The printer is designed to be simpler for consumers to operate. As opposed to popular competitors like Makerbot, which feature hundreds of settings to fine-tune prints that must be adjust for every new item, Polaroid’s entry only has ten.
Instead of forcing the consumer to make complex changes as they switch from item to item, the machine handles many necessary adjustments itself.
For example, if you want to switch to a different 3D print of a model that requires a higher density of resin, that’s now one adjustment, as opposed to the dozens required on similar 3D printers.
While simple, the finished product looks every bit as good as those with more complex adjustments. It’s also versatile, allowing the user to print wood, rather than just plastic. Each printer is designed to operate using the typical PLA plastic resin or a wooden resin that’s 60 percent real wood and 40 percent glue, which is used to hold things together.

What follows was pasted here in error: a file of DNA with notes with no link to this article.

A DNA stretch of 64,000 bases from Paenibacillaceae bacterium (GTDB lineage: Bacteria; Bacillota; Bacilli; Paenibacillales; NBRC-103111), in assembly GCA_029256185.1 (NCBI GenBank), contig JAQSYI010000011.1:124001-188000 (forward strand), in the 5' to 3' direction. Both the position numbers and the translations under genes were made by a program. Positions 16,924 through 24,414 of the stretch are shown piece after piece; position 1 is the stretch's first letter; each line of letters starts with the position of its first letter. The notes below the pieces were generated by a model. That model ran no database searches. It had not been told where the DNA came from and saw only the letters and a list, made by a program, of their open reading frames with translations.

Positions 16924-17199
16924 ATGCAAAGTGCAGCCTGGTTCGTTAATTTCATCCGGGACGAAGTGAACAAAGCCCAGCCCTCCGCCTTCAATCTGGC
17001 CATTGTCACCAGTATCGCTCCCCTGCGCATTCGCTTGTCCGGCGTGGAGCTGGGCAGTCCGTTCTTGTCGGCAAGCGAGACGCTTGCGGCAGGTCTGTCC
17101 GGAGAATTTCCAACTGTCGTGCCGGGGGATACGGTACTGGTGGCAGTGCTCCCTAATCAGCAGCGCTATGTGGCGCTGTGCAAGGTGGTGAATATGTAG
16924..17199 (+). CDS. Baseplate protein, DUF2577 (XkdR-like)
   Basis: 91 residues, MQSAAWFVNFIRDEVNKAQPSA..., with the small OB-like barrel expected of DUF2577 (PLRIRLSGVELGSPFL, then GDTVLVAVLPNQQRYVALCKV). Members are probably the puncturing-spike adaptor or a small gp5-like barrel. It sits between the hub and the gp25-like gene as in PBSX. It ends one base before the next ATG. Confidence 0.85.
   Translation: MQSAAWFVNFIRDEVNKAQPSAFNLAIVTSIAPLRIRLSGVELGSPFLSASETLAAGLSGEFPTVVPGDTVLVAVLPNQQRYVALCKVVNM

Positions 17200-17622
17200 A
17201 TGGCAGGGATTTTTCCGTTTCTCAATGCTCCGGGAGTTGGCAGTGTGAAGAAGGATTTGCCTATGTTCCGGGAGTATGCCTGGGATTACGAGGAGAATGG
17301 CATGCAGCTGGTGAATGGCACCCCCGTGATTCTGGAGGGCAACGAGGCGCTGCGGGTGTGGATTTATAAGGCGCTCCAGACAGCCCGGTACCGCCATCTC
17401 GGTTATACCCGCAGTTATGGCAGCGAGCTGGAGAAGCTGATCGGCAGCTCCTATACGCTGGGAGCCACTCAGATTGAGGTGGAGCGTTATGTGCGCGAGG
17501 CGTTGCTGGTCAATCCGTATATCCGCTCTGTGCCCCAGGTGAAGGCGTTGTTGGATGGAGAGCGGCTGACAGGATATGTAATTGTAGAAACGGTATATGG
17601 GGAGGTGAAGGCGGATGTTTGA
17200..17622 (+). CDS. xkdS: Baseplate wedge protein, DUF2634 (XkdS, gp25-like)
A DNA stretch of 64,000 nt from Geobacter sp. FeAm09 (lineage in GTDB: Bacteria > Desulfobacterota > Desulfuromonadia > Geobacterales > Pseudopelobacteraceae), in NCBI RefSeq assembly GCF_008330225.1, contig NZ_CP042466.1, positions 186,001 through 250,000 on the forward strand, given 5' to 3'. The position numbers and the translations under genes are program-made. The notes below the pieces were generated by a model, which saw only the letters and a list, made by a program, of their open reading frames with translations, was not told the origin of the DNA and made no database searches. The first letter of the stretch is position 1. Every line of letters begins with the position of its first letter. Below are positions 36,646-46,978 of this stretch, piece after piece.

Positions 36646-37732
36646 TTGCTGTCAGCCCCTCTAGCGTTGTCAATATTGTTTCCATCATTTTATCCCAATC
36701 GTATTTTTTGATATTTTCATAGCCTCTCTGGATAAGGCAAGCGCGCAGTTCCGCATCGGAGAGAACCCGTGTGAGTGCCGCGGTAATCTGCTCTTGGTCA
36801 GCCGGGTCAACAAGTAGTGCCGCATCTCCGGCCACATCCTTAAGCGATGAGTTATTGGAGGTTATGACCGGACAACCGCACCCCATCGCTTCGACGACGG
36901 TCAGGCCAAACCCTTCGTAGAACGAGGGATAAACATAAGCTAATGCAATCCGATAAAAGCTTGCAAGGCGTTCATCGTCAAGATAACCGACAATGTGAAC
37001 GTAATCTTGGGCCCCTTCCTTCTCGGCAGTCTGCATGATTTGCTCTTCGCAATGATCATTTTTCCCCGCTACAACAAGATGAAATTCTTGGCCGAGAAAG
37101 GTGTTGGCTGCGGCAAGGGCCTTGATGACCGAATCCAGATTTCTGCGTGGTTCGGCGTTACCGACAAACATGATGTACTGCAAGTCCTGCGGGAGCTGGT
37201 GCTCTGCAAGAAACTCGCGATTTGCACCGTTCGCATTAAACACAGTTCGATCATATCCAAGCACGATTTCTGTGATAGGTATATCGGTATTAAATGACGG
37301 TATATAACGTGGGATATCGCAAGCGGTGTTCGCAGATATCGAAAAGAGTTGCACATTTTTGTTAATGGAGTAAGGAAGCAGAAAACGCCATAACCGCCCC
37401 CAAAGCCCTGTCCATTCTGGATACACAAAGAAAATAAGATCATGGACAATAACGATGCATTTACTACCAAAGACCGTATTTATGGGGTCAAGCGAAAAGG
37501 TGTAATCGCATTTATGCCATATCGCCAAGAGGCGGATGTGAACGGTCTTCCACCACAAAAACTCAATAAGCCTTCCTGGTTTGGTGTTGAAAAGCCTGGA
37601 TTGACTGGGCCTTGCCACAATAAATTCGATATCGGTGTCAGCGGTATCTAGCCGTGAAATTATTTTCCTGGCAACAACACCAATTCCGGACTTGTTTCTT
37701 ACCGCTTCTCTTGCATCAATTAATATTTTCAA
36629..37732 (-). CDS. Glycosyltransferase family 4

Polaroid’s proprietary cartridge also introduces some neat tricks. Rather than having to wonder how much resin is left, or how much resin is needed to complete a print, the machine is capable of reading a chip within the resin spool in order to give you accurate estimates.
Better still, the machine is smart enough to estimate the amount of time needed in order to complete the job.
Polaroid’s representative stated that they’d love to release the product in the US at some point in 2016, but it ultimately depends on them finding a deal — hopefully at CES — with a distributor that is willing to take on the US market.
If such a deal is reached, you can expect to see the product retail at approximately $2,200.
Published January 7, 2016 — 15:31 UTC